Rail The Answer To CO2 Emissions
The government has missed the train by relying on road transport in the face of rising CO2 emissions, Green Party MP and co-leader Jeanette Fitzsimons said.
She has asked the government in an Oral Question today why there is no mention at all of rail in 13 pages on transport in the Climate change Cabinet papers released yesterday.
The CO2 emissions from the road transport sector are likely to increase by 50 per cent over the next 30 years, according to the papers, which show that transport generates 42.2 per cent of total CO2 emissions in New Zealand, with road transport generating all but two per cent of it.
Rail is four times more fuel efficient for freight than road transport, Ms Fitzsimons said, which means only a quarter of the emissions.
"Opting for rail over road transport is the obvious answer," Ms Fitzsimons said. "But the papers don't even mention it. They do mention everything from carpooling, school walking buses, and the promotion of walking and cycling to issuing brochures on energy efficiency driving tips, changing vehicle standards and making road transport more directly priced."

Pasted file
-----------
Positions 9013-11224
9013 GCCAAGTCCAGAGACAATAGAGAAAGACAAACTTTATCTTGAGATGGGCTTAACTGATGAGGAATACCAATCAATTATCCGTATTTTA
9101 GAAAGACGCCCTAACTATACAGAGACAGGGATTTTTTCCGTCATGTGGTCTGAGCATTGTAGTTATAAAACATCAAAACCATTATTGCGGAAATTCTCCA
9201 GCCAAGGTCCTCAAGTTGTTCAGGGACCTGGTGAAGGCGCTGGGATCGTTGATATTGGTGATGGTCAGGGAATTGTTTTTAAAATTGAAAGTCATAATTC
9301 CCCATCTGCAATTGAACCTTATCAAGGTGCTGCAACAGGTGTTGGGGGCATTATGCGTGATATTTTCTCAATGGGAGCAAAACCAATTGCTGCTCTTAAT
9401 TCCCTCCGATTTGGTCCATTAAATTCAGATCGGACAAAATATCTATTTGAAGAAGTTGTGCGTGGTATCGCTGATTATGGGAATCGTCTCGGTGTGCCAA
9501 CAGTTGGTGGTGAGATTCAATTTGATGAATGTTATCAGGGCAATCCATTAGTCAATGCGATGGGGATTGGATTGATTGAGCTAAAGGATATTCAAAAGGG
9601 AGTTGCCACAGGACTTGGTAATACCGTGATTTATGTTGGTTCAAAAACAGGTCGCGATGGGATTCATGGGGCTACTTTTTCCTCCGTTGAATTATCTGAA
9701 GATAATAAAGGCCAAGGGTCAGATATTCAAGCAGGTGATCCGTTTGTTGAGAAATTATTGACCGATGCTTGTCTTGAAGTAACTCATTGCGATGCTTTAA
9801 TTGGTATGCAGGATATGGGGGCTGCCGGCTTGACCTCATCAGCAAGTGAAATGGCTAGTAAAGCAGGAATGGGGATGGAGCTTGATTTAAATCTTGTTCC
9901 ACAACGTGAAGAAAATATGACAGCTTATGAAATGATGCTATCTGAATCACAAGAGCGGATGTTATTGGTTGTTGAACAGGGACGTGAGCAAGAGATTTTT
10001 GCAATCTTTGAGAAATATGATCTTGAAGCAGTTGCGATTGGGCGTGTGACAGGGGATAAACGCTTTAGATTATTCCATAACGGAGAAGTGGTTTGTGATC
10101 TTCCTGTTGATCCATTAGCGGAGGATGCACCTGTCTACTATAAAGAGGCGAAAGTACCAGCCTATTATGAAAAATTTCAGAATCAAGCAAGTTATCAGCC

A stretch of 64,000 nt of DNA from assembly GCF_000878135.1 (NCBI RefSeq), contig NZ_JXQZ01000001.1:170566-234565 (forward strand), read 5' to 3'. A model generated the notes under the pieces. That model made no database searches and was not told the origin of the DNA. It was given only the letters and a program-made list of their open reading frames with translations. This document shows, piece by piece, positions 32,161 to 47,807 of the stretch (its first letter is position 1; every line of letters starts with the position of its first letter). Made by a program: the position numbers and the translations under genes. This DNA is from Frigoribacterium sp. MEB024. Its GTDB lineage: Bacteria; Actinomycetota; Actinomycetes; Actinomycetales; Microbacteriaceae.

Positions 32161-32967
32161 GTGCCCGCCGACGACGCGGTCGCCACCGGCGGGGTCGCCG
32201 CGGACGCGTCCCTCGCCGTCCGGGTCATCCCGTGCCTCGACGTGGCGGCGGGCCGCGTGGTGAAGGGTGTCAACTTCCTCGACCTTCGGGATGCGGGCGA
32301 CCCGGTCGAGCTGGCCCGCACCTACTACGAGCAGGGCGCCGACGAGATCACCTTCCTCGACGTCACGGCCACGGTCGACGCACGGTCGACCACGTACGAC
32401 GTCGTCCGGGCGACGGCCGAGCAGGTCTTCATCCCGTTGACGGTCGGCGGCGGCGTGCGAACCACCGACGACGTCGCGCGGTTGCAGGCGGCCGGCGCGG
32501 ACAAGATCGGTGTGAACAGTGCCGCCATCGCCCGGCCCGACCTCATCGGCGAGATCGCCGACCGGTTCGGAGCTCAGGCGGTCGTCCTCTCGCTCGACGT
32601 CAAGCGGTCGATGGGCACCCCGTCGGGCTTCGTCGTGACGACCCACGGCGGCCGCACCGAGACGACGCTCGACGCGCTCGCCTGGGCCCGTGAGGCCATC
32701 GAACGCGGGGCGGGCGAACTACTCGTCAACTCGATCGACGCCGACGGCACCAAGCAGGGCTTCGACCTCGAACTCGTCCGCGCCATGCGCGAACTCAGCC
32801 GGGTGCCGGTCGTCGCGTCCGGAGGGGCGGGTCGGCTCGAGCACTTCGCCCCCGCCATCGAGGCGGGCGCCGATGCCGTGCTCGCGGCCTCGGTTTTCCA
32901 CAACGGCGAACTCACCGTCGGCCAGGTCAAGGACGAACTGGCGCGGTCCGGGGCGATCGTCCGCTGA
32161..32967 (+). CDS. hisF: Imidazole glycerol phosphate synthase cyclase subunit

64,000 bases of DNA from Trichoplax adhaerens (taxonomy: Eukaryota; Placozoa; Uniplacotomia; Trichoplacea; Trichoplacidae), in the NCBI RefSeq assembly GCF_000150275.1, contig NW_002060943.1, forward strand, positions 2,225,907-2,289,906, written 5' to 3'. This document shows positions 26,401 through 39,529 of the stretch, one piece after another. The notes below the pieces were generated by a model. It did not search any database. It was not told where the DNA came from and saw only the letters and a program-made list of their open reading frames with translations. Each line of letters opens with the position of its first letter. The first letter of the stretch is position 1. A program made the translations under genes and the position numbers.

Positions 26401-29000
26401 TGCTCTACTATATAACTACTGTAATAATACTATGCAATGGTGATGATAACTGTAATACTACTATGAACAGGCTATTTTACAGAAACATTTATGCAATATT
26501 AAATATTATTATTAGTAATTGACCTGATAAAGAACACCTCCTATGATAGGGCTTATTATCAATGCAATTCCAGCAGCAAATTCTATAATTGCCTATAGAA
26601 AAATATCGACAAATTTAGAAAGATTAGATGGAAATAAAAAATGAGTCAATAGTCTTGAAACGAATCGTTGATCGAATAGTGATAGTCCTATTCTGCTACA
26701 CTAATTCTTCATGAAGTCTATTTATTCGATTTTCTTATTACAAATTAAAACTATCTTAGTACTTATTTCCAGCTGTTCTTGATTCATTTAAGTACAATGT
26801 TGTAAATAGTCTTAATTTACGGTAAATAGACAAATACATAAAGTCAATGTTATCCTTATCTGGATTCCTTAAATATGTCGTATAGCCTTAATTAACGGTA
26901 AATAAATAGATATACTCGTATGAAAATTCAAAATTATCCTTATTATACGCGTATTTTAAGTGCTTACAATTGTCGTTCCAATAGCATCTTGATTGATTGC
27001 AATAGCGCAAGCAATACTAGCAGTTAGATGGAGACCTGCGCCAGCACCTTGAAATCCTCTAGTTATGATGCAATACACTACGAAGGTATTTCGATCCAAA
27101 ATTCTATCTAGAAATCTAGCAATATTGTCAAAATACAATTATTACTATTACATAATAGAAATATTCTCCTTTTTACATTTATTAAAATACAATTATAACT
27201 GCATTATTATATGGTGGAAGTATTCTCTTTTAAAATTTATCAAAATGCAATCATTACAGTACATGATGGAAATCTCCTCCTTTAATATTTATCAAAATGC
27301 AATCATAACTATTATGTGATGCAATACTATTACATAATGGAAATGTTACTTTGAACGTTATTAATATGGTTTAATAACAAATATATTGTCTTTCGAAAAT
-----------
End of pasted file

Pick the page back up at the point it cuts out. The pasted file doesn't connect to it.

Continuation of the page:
"Rail has spare capacity to carry more freight, but has been neglected for years, and so far government has no proposals to invest in upgrading the track. Enhanced rail passenger services offer an obvious alternative to new motorways in Auckland and Wellington. .
Government will spend $884m on new motorways in Auckland between 2000 and 2004 - and there is no sign of any recognition that this will lead to increased CO2 emissions.. Money on new roads means more traffic and more CO2 emissions while money on new rail means less of both.
This same amount of money invested in rail across the whole country could help create a modern, efficient rail network to deal with the massive growth in forestry production over the next decade. The alternative is a big increase in the number of trucks on the road, which means not only more CO2 but more crashes and much higher roading costs.
Jeanette Fitzsimons 04 470 6661, 025 586 068 Jane Tolerton (press secretary) 04 470 6679, 021 262 3120